Behavior Profile: Insecticide-Treated Net Use
1. Reduce malaria mortality by one-third from 2015 levels in PMI-supported countries, achieving a greater than 80 percent reduction from PMI’s original 2000 baseline levels. 2. Reduce malaria morbidity in PMI-supported countries by 40 percent from 2015 levels.
Population sleeps under an insecticide-treated net (ITN) correctly and consistently
Percentage of pregnant women who slept under an insecticide-treated net (ITN) the night before the survey
Percentage of children under age five who slept under an insecticide-treated net (ITN) the night before the survey

Behavior Analysis

Strategy

BEHAVIOR AND STEPS

What steps are needed to practice this behavior?

Population sleeps under an insecticide-treated net (ITN) correctly and consistently

  1. Acquire sufficient ITNs to cover every sleeping space
  2. Hang ITNs appropriately
  3. Retreat, repair, or replace the net as needed

FACTORS

What factors may prevent or support practice of this behavior?
Structural
Accessibility: Populations cannot access ITNs because ITNs are unavailable.
Social
Norms: Populations do not sleep under ITNs because malaria is considered normal and unavoidable.
Norms: Some populations do not sleep under ITNs when there is insufficient supply as they are not prioritized.
Internal
Attitudes and Beliefs: Populations do not sleep under ITNs because they fear possible adverse outcome from insecticides.
Attitudes and Beliefs: Populations do not sleep under ITNs because ITNs make them hot or uncomfortable, especially during the hot season.
Knowledge: Populations do not acquire or use ITNs because they do not know when or how to do so.
Knowledge: Populations do not sleep under ITNs because they do not understand the benefits of using an ITN to prevent malaria.

SUPPORTING ACTORS AND ACTIONS

Who must support the practice of this behavior, and what actions must they take?
Institutional
Policymakers: Add local requirements for ITNs (i.e. color, length, shape preference, hanging considerations) to the procurement process.
Managers: Couple distribution of ITN with counseling and ongoing monitoring of correct and consistent use, especially in non-permanent sleeping spaces (such as outside, kitchens, etc.)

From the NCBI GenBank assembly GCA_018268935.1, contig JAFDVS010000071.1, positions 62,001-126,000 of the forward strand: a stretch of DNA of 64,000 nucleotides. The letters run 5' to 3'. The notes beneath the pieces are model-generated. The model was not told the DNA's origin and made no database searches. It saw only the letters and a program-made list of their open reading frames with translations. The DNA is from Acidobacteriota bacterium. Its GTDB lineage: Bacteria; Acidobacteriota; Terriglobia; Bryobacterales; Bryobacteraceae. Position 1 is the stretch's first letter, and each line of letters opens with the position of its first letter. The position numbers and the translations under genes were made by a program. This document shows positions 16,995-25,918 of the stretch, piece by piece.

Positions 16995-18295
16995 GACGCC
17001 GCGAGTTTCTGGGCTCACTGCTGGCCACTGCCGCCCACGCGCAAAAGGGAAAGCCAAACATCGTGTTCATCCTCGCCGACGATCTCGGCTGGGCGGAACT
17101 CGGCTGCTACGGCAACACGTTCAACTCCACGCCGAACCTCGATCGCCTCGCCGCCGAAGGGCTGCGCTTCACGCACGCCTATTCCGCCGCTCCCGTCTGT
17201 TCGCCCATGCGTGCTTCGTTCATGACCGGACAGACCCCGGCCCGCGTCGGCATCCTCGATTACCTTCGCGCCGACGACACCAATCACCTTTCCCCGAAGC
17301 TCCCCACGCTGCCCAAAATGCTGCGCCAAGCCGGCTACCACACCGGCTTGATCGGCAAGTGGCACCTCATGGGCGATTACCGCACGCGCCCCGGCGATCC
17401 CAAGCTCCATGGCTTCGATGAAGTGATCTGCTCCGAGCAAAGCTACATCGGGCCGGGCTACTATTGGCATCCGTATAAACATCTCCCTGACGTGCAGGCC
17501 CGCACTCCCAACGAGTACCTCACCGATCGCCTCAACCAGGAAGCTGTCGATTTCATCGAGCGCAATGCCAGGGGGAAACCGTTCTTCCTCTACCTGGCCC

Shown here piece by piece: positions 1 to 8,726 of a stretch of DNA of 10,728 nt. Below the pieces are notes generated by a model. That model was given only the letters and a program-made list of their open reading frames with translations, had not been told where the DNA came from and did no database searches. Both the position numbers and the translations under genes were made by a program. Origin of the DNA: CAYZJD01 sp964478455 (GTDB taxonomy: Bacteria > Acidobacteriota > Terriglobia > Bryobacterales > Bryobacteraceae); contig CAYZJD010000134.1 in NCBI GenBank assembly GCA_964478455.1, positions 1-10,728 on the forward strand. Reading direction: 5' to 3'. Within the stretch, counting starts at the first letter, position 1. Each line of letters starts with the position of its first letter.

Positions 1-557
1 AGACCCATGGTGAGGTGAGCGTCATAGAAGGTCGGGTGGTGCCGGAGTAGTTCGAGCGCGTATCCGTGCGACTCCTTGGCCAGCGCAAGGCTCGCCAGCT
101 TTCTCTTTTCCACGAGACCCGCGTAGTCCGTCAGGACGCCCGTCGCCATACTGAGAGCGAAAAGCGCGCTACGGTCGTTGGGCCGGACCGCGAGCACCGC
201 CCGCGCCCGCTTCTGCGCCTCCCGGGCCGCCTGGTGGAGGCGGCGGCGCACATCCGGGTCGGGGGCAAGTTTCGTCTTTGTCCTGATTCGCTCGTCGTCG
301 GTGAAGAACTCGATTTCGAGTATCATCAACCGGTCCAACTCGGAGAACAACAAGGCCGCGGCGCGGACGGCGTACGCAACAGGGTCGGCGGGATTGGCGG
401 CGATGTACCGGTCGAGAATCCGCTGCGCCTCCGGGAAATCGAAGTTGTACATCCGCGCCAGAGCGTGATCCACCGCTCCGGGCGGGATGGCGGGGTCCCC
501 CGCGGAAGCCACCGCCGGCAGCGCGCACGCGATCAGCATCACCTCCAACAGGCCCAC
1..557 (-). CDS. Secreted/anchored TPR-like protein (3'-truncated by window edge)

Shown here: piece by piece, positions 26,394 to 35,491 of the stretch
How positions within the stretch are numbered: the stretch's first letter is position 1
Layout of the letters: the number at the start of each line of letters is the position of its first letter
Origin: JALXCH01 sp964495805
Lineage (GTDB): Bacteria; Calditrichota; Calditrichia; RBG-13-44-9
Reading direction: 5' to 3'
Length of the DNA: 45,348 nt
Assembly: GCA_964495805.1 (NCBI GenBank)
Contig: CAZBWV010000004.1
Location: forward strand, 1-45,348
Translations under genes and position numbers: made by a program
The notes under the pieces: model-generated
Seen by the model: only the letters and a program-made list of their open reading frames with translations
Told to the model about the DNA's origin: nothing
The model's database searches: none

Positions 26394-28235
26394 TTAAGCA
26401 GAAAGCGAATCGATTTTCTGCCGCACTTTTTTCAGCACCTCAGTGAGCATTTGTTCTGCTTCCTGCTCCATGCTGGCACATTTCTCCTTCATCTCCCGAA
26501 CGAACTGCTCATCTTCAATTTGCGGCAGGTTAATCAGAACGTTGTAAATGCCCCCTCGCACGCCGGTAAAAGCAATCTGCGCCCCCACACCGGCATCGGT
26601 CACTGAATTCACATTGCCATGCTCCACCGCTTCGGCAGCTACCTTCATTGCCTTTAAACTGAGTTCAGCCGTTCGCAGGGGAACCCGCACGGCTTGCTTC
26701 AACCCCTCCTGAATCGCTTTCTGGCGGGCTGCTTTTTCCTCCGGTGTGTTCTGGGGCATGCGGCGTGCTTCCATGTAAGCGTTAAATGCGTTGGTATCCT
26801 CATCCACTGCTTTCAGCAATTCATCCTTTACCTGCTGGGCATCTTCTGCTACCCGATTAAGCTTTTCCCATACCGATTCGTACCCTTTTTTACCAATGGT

Logistics Personnel: Use available tools (e.g. NetCALC) to ensure sufficient supply of ITNs for mass and continuous distribution.
Providers: Counsel caregivers on the use of ITNs in traditional and non-traditional settings.
Community
Community and Religious Leaders: Advocate for correct and consistent use of ITNs, especially in non-permanent sleeping spaces (e.g. outside, kitchens, etc.)
Household
Family Members: Obtain, hang, and ensure everyone, especially pregnant women and children under five, sleeps under an ITN.

POSSIBLE PROGRAM STRATEGIES

What strategies will best focus our efforts based on this analysis?

Strategy requires Communication Support

Enabling Environment
Financing: Monitor and ensure continuous availability of free nets to ensure that the most vulnerable populations have access to ITNs.
Policies and Governance: Ensure accountability of health care providers, facilities, and system (e.g. availability of commodities, quality of services, adherence to protocols, etc.) to ensure that targeted population has access to ITNs.
Systems, Products and Services
Products and Technology: Procure ITNs based on housing and population needs to ensure that targeted population has access to ITNs.
Supply Chain: Procure and distribute adequate ITNs for mass campaigns and routine distribution channels including at antenatal care and EPI visits to ensure that the most vulnerable populations have access to ITNs.
Quality Improvement: Prioritize the importance of proper procurement, distribution and counseling with providers during in-service training, supportive supervision pre-service training.
Demand and Use
Advocacy: Leverage community data to motivate communities and to create social accountability for ITN use.
Communication: Employ appropriate SBCC activities to reinforce caregivers’ knowledge on the importance, efficacy, and benefits of ITN use.
Collective Engagement: Engage community members in local ownership of malaria control efforts to ensure community access to ITNs.
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